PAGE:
T = 1/4 + 1/16 + 1/64 + 1/256 + 1/1024

Now examine the last 4 terms: 1/16 + 1/64 + 1/256 + 1/1024
Notice that 1/64, 1/256, and 1/1024 are each less than 1/16
So, (1/16 + 1/64 + 1/256 + 1/1024) < (1/16 + 1/16 + 1/16 + 1/16)

Note: 1/16 + 1/16 + 1/16 + 1/16 = 1/4
So, we can conclude that 1/16 + 1/64 + 1/256 + 1/1024 = (a number less than 1/4)

Now start from the beginning: T = 1/4 + (1/16 + 1/64 + 1/256 + 1/1024)
= 1/4 + (a number less 1/4)
= A number less than 1/2
Of course, we can also see that T > 1/4
So, 1/4 < T < 1/2

Answer:
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Re: For every integer k from 1 to 10, inclusive the "kth term of a certain  [#permalink]

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New post 25 Jun 2017, 11:06
prathns wrote:
For every integer k from 1 to 10, inclusive, the kth term of a certain sequence is given by (-1)^(k+1)*(1/2^k). If T is the sum of the first 10 terms in the sequence then T is

A. Greater than 2
B. Between 1 and 2
C. Between 1/2 and 1
D. Between 1/4 and 1/2
E. Less than 1/4


Refer to the solution in the picture
Attachments

Solution Kth Term.jpeg
Solution Kth Term.jpeg [ 24.64 KiB | Viewed 800 times ]


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Re: For every integer k from 1 to 10, inclusive the "kth term of a certain  [#permalink]

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New post 26 Apr 2019, 00:54
Hi

Well we all understood that series is \(\frac{1}{2}\) , \(\frac{-1}{2^2}\) , \(\frac{1}{2^3}\), \(\frac{-1}{2^4}\), \(\frac{1}{2^5}\) ,\(\frac{-1}{2^6}\),\(\frac{1}{2^7}\) ,\(\frac{-1}{2^8}\) ,\(\frac{1}{2^9}\) ,\(\frac{-1}{2^10}\)

Can i rewrite the series as

{\(\frac{1}{2}\) +\(\frac{1}{2^3}\) +\(\frac{1}{2^5}\) +\(\frac{1}{2^7}\) +\(\frac{1}{2^9}\) } - { \(\frac{1}{2^2}\) + \(\frac{1}{2^4}\) + \(\frac{1}{2^6}\)+ \(\frac{1}{2^8}\) + \(\frac{1}{2^10}\) }

{\(\frac{1}{2}\) +\(\frac{1}{2^3}\) +\(\frac{1}{2^5}\) +\(\frac{1}{2^7}\) +\(\frac{1}{2^9}\) } -\(\frac{1}{2}\) { \(\frac{1}{2}\) +\(\frac{1}{2^3}\) +\(\frac{1}{2^5}\) +\(\frac{1}{2^7}\) +\(\frac{1}{2^9}\) }

Let {\(\frac{1}{2}\) +\(\frac{1}{2^3}\) +\(\frac{1}{2^5}\) +\(\frac{1}{2^7}\) +\(\frac{1}{2^9}\) } =q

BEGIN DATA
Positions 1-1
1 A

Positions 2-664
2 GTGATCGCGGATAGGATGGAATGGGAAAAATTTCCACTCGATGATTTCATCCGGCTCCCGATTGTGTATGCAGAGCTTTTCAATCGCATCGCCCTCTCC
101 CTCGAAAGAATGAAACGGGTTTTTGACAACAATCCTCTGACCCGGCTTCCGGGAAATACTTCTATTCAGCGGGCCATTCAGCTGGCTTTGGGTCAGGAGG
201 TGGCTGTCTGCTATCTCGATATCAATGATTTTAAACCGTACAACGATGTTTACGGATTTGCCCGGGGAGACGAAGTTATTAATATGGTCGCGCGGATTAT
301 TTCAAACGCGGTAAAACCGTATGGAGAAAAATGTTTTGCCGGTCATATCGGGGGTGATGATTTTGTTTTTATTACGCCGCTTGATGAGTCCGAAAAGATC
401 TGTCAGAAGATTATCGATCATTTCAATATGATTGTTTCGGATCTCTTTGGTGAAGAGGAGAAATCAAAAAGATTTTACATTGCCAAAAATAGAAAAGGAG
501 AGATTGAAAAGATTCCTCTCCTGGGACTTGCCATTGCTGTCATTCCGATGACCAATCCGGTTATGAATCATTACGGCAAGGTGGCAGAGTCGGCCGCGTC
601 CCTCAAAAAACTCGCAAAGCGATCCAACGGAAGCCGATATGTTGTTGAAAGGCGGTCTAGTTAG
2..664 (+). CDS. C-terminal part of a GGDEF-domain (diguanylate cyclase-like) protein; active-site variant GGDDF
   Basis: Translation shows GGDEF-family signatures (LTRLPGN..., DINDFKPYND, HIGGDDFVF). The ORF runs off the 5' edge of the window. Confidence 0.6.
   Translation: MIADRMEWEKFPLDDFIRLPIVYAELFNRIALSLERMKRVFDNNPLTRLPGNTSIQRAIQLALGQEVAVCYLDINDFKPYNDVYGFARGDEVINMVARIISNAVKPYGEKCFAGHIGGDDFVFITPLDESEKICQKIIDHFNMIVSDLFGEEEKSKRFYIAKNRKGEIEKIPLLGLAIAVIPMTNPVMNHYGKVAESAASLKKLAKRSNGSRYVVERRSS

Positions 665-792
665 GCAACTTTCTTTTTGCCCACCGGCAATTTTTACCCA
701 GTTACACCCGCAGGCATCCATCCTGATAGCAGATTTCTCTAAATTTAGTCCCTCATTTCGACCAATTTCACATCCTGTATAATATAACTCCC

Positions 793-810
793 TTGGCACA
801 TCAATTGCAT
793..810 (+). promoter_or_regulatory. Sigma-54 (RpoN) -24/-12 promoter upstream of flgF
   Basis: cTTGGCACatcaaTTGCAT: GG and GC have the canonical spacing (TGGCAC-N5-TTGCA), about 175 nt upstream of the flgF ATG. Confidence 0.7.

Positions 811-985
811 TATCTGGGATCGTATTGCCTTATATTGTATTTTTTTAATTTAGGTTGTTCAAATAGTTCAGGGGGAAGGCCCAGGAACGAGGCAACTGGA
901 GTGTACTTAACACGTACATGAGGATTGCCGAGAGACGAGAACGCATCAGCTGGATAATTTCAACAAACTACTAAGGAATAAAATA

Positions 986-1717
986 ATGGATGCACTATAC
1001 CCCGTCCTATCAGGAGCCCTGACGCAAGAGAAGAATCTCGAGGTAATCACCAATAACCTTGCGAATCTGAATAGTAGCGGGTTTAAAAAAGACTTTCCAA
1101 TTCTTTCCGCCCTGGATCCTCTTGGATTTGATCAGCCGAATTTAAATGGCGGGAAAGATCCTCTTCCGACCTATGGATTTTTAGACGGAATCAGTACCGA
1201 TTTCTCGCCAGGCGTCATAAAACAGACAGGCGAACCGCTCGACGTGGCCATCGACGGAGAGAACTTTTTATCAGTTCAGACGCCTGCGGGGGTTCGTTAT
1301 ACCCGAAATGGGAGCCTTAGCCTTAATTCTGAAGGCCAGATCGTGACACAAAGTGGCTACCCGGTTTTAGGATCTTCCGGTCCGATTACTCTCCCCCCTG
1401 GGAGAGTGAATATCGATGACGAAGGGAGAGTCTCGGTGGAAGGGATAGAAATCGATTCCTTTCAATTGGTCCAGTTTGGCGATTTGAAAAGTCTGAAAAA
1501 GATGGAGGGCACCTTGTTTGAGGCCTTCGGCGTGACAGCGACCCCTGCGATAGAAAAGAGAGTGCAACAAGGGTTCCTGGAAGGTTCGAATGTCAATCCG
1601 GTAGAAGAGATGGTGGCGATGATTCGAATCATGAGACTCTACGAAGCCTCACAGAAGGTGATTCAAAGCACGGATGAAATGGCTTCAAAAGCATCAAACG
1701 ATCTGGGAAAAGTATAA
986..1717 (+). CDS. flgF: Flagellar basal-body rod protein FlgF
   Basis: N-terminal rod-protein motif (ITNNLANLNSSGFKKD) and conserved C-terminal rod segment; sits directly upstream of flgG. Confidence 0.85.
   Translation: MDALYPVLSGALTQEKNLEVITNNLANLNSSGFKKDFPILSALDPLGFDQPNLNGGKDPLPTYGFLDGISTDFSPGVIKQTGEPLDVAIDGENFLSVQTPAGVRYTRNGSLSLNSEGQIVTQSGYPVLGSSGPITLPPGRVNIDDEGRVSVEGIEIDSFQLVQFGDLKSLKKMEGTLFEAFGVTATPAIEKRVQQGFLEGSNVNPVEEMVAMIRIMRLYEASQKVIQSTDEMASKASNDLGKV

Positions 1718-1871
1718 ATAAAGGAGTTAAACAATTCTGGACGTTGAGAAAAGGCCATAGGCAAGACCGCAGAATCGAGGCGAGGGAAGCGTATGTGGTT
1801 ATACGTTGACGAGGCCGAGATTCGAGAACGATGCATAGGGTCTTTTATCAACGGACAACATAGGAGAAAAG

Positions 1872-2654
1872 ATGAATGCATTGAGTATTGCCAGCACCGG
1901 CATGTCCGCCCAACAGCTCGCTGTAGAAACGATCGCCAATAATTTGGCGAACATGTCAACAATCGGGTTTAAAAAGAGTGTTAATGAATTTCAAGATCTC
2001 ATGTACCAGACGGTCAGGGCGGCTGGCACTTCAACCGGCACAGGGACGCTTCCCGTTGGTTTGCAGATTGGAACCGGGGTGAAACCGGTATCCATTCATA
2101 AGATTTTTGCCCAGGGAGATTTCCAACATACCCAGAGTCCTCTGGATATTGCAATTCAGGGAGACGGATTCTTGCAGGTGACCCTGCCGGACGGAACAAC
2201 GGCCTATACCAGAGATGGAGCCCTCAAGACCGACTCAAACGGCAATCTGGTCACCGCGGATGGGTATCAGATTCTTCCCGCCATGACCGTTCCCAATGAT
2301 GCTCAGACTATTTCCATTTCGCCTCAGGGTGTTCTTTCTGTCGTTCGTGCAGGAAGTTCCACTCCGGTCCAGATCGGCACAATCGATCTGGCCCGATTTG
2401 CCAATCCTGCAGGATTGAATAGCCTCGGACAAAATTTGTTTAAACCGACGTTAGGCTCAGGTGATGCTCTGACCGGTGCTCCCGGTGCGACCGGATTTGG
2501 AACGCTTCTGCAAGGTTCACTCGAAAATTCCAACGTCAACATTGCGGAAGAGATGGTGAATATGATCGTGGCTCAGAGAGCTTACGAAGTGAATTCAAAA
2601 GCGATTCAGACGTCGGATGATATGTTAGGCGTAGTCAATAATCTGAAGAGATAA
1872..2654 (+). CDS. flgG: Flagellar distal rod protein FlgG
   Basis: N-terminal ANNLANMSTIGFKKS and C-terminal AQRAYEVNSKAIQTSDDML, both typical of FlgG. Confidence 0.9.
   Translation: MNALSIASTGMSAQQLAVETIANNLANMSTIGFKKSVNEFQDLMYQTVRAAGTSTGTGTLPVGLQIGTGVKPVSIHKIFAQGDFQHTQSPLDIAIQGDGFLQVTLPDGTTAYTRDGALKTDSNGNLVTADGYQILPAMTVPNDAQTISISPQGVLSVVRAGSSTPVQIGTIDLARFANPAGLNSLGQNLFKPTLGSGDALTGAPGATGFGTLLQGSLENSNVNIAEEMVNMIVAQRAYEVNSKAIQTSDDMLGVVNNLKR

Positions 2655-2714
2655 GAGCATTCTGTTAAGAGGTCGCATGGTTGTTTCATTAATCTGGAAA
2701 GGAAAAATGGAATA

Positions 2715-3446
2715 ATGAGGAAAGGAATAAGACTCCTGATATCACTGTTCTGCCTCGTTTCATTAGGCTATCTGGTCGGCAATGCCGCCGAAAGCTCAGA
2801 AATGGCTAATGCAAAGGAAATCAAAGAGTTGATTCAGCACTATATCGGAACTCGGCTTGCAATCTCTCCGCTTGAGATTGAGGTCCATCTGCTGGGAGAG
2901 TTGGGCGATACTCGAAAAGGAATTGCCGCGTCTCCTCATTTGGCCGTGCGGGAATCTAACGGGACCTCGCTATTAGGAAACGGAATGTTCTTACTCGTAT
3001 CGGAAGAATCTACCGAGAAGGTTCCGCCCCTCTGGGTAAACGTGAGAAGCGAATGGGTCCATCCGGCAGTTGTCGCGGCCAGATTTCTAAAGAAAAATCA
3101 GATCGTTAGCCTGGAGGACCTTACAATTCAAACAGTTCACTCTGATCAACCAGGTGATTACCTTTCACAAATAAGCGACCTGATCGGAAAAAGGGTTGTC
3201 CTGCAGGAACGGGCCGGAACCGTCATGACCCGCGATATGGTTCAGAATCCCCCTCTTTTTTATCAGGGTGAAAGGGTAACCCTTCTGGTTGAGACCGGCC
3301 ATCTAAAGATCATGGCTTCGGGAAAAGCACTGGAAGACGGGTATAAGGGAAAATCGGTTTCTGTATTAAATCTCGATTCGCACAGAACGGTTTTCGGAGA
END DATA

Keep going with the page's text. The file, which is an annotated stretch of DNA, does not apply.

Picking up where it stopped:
then
\(q-\frac{q}{2}\)

\(\frac{q}{2}\)

now q is in GP and we need to find the sum of GP whose first term is \(\frac{1}{2}\) and r is \(\frac{1}{4}\) , n is 5
Either you can use the formula for sum of infinte terms of GP or genereal formula .

Lets try the general formula which says sum of n terms of GP

we have \(\frac{\frac{1}{2} * (1 - \frac{1}{4^5})}{ (1-\frac{1}{4})}\)

\(\frac{\frac{1}{2} * ( \frac{4^5-1}{4^5})}{ (\frac{3}{4})}\)

Can we say \(\frac{4^5-1}{4^5}\) is nearly equal to 1

So this expression \(\frac{\frac{1}{2} * ( \frac{4^5-1}{4^5})}{ (\frac{3}{4})}\) hence simplifies to \(\frac{2}{3}\)

now q= \(\frac{2}{3}\)

we need the value of \(\frac{q}{2}\) = \(\frac{1}{3}\)

So Choice D suits our Answer.

PS: Does this solution look long - Yeah because i tried to explain each step. I am sure we will not being many steps that i wrote down . I did get my solution in 1: 03 min


abhimahna

I guess you missed on signs in this post , lucky you ended getting the right answer.

https://gmatclub.com/forum/kth-term-of- ... l#p1724824
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Re: For every integer k from 1 to 10, inclusive the "kth term of a certain  [#permalink]

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New post 10 Sep 2019, 20:19
prathns wrote:
For every integer k from 1 to 10, inclusive, the kth term of a certain sequence is given by (-1)^(k+1)*(1/2^k). If T is the sum of the first 10 terms in the sequence then T is

A. Greater than 2
B. Between 1 and 2
C. Between 1/2 and 1
D. Between 1/4 and 1/2
E. Less than 1/4


Series has 10 terms where first term \(= \frac{1}{2}\) and 10th term \(= - \frac{1}{2^{10}}\).
Every odd is positive and every even term is negative.

The series becomes
\(\frac{1}{2} - \frac{1}{4} + \frac{1}{8} - \frac{1}{16} + \frac{1}{32} - \frac{1}{64} + \frac{1}{128} - \frac{1}{256} + \frac{1}{512} - \frac{1}{1024}\)

Separating positive terms and negative terms we have
\(\frac{1}{2} - \frac{1}{4} + \frac{1}{8} - \frac{1}{16} + \frac{1}{32} - \frac{1}{64} + \frac{1}{128} - \frac{1}{256} + \frac{1}{512} - \frac{1}{1024}\)
\(= \frac{1}{2}(1 + \frac{1}{4} + \frac{1}{16} + \frac{1}{64} ..) - \frac{1}{4}(1 + \frac{1}{4} + \frac{1}{16} + \frac{1}{64} ..)\)
\(= (1 + \frac{1}{4} + \frac{1}{16} + \frac{1}{64} ..) * (\frac{1}{2} - \frac{1}{4})\)
\(= \frac{1}{4} * (1 + \frac{1}{4} + \frac{1}{16} + \frac{1}{64} ..)\)

And
\(1 + \frac{1}{4} + \frac{1}{16} + \frac{1}{64} .. > 1.25\)
\(\frac{1}{4} * (1 + \frac{1}{4} + \frac{1}{16} + \frac{1}{64} ..) > \frac{1}{4} * 1.25\)
\(\frac{1}{4} * (1 + \frac{1}{4} + \frac{1}{16} + \frac{1}{64} ..) > 0.31\)

Checking answers only D is correct since \(\frac{1}{4} < 0.31 < \frac{1}{2}\)

Answer (D).
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Re: For every integer k from 1 to 10, inclusive, the kth term of  [#permalink]

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Re: For every integer k from 1 to 10, inclusive, the kth term of   [#permalink] 07 Oct 2019, 00:58